Heavy rainfall from Typhoon Sanba caused flooding, landslides and at least one death when it hit South Korea on Monday September 17, 2012. NASA's TRMM satellite captured rainfall and thunderstorm cloud height data as Sanba drenched southwestern Japan earlier, and its eye passed to the west of the Japanese island of Kyushu.
The Tropical Rainfall Measuring Mission (TRMM) satellite provided good coverage of Sanba as it passed over Typhoon Sanba on Sept. 16, 2012 at 0349 UTC, after Sanba had passed over Okinawa, Japan. Sanba was moving northward over the East China Sea toward South Korea and its circulation was affecting western Japan.
Later, the TRMM satellite again passed over Sanba on Sept. 16, 2012 at 2339 UTC (7:39 p.m. EDT). Data from TRMM's Microwave Imager (TMI) and Precipitation Radar (PR) instruments showed that Sanba was concentrating rain at a rate of over 90 mm (~3.5 inches) per hour in an area near South Korea's southern coast. TRMM saw that rain bands from Sanba were still producing scattered heavy showers as far away as the Japanese island of Shikoku.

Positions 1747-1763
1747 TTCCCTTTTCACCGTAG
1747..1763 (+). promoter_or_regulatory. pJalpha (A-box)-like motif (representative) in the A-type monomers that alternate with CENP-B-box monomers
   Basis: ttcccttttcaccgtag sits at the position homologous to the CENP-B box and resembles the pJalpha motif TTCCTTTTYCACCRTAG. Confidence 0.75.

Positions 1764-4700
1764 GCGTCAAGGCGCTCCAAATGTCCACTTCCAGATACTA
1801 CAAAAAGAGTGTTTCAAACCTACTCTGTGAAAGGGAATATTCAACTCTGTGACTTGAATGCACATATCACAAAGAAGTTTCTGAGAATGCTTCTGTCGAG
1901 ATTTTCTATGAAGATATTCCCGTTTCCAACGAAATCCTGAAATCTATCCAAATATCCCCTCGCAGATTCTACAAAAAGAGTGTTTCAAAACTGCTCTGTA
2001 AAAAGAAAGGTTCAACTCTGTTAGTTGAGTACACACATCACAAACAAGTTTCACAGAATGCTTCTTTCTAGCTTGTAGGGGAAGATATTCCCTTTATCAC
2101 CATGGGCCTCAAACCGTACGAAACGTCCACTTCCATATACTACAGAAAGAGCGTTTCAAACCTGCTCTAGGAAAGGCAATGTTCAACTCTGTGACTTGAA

TRMM Precipitation Radar (PR) data collected with the September 16, 2012 0349 UTC pass were used to create a 3-D cut-away view of the storm, looking from the northwest. At that time, the typhoon had weakened slightly but was still a strong category two typhoon with wind speeds of about 95 knots (~109 mph). The 3-D image showed powerful thunderstorms around Sanba's eye wall were about 12km (~7.5 miles) high. However, the tallest thunderstorm towers, reaching to 14km (~8.7 miles), were found by TRMM PR in an intense rain band shown circulating south of Sanba center.
On Sept. 17, Typhoon Sanba made landfall in the south Gyeongsang Province, located on the southern coast of South Korea.
Explore further: Bridgmanite: World's most abundant mineral finally named